Washington’s withdrawal from the Trans-Pacific Partnership was self-destructive. The threatened use of tariffs as a means of furthering U.S. economic foreign policy will only exacerbate what is already a weakness of U.S. power in Asia — its economic relationships. By virtue of its lower trade-to-GDP ratio, China is more insulated from escalating trade tensions than most other Asian economies. The biggest victims of U.S. economic nationalism and escalating trade tensions will be other Asian economies that are more reliant on global trade and the World Trade Organization’s rules-based system that Washington has long championed. With global production chains spanning across Asia, then, a trade war with China would amount to a trade war with Asia.

Finally, Trump’s long-held alliance skepticism is raising fears that he could yet undermine the credibility of U.S. security commitments in Asia, particularly extended nuclear deterrence. North Korea’s recent moves make it even clearer that the prospect of full denuclearization is off the table. One concern is that any deal with North Korea might therefore focus on Pyongyang giving up its intercontinental ballistic missile capability, which threatens the U.S. homeland, but would fail to resolve the security concerns of regional allies.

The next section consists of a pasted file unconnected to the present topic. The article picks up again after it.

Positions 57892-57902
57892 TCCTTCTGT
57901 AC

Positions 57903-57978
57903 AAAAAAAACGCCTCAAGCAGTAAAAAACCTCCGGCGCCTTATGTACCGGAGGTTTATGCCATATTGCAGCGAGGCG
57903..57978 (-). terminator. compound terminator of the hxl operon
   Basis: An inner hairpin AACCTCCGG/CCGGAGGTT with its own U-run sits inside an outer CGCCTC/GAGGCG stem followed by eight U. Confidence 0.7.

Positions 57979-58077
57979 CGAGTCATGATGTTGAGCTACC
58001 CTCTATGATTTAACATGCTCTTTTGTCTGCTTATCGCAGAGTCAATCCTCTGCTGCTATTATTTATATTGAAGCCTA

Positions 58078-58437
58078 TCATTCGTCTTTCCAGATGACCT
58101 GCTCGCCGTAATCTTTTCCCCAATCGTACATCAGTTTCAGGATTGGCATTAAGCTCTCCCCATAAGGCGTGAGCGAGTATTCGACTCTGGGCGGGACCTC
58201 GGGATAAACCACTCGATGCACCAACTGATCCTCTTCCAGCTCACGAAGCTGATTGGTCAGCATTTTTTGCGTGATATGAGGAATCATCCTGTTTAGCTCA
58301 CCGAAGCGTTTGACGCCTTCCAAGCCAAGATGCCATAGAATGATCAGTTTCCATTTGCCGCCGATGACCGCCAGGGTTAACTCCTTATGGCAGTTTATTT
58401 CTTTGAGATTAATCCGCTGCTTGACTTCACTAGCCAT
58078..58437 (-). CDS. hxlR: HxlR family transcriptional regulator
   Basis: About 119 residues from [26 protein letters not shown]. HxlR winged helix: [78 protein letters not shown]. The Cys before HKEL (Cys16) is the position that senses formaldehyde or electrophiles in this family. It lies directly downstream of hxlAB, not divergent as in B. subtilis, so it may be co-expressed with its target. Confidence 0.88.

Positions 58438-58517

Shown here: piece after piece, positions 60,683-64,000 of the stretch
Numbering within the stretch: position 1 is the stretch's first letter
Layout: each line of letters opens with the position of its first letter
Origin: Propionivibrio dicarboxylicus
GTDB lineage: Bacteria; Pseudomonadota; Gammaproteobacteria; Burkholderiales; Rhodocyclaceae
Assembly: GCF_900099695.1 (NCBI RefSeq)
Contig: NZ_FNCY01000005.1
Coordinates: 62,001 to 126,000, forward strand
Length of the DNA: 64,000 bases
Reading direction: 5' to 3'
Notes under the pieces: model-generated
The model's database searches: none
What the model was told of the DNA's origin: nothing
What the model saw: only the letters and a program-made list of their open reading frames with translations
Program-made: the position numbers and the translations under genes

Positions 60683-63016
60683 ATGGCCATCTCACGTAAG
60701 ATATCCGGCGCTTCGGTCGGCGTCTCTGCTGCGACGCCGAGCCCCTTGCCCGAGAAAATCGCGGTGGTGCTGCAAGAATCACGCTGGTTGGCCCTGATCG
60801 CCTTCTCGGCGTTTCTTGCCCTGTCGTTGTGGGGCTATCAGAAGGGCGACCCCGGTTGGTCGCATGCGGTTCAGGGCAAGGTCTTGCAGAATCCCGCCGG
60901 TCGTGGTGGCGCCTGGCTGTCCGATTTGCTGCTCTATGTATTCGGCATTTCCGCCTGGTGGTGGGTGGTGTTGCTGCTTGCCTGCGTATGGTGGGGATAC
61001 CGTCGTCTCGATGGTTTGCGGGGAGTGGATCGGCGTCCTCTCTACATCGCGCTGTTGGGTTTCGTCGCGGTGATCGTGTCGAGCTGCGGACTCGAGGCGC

The long-term presence of U.S. troops on the Korean Peninsula has also been brought into question. Last month, Defense Secretary James Mattis caused international alarm when he said changes to U.S. force posture in South Korea would be discussed with Kim. The administration has denied reports that Trump had requested that the Defense Department prepare options for drawing down troop numbers. However, the president’s personal instincts clearly favor retrenchment. “At some point into the future, I would like to save the money,” he said recently.

A relocation of U.S. forces could conceivably be used to rebalance and consolidate U.S. defense commitments in the region in a way that offers greater security for U.S. allies and friends. But given Trump’s inclinations, it seems far more likely that it would only enable broader U.S. disengagement from the region by trading away security interests in return for a narrow peace dividend.

For seven decades, a formidable U.S. military presence in Asia has underpinned regional stability. The United States has kept a lid on interstate friction, encouraged economic liberalism, and maintained an open regional order that has allowed the rise of successive Asian countries. Now, just when a challenger is rising fast up the index of Asian power, America’s president seems unconvinced of the value of leading in Asia at all.

Michael Fullilove is the executive director of the Lowy Institute.

Hervé Lemahieu is the project director of the Lowy Institute Asia Power Index, which is available at power.lowyinstitute.org.